Megafauna was extinct from North America long ago due to human actions. In Africa they survived. African elephant in Basel zoo. © Sari Holopainen

Good bad wolves

Top predators can be keystone species, but many areas are lacking them because hunting and persecution have driven them to local extinctions. Top carnivores have an important impact in controlling herbivore populations and as a result also vegetation. For example the wolf (Canis lupus) is a keystone species that was killed to extinction from Scotland almost three hundred years ago. There is now an attempt of woodland restoration in Scotland and it has been supposed that also wolves could be reintroduced. Woodlands are not regenerated in Scotland, because of strong herbivore pressure, mainly by sheep and red deer (Cervus elephus). The reintroduction of wolves could decrease deer populations in a natural way and allow forest regeneration.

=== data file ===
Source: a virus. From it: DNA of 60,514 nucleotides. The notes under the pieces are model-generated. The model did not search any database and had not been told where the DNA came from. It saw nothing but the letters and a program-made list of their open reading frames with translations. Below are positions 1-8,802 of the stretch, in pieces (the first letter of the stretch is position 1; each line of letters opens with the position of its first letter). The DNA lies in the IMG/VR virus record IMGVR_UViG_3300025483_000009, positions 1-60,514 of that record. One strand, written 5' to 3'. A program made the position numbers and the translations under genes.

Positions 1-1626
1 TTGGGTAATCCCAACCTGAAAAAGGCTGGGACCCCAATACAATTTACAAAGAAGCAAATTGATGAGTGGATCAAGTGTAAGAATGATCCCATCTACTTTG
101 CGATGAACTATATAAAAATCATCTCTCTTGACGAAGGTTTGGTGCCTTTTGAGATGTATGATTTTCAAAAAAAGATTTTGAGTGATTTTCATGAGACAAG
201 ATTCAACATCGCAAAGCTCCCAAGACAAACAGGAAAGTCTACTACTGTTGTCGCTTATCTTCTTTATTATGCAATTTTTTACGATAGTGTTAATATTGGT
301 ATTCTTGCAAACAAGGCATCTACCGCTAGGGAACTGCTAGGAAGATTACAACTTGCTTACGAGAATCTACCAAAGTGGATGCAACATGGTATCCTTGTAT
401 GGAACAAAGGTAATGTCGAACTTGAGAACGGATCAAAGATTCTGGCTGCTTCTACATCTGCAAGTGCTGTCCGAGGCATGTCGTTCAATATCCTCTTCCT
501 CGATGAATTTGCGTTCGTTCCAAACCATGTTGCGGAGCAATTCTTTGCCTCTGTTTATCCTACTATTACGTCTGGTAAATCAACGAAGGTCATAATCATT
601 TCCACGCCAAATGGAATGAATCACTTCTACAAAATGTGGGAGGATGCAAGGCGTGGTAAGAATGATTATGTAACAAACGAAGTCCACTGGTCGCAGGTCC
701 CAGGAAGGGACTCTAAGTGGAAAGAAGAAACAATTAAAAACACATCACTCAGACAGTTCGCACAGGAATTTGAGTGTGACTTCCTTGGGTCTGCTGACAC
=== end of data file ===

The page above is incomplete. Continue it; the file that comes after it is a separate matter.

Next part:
Apart from ecological aspects, there are sociological aspects that must be considered before reintroductions. In the Scottish example, economic aspects associate with sociological aspects via costs to the sheep farmers. A study about public attitudes against wolf reintroductions revealed that the rural population was concerned about loss of livestock, but still had less negative views to the wolf reintroductions that was expected. Rural population saw deer control as a major benefit brought by wolf reintroductions. Farmers actually had less negative attitudes than the organizations representing them; this might be due to the low price of sheep. But tolerance might not depend on economic costs, and so also emotional consequences should be regarded. The urban population was more concerned about the harm wolves could cause to humans, but they also saw that tourism would be the major benefit. As a conclusion, the general attitude of the Scottish public had a positive idea of reintroducing wolves.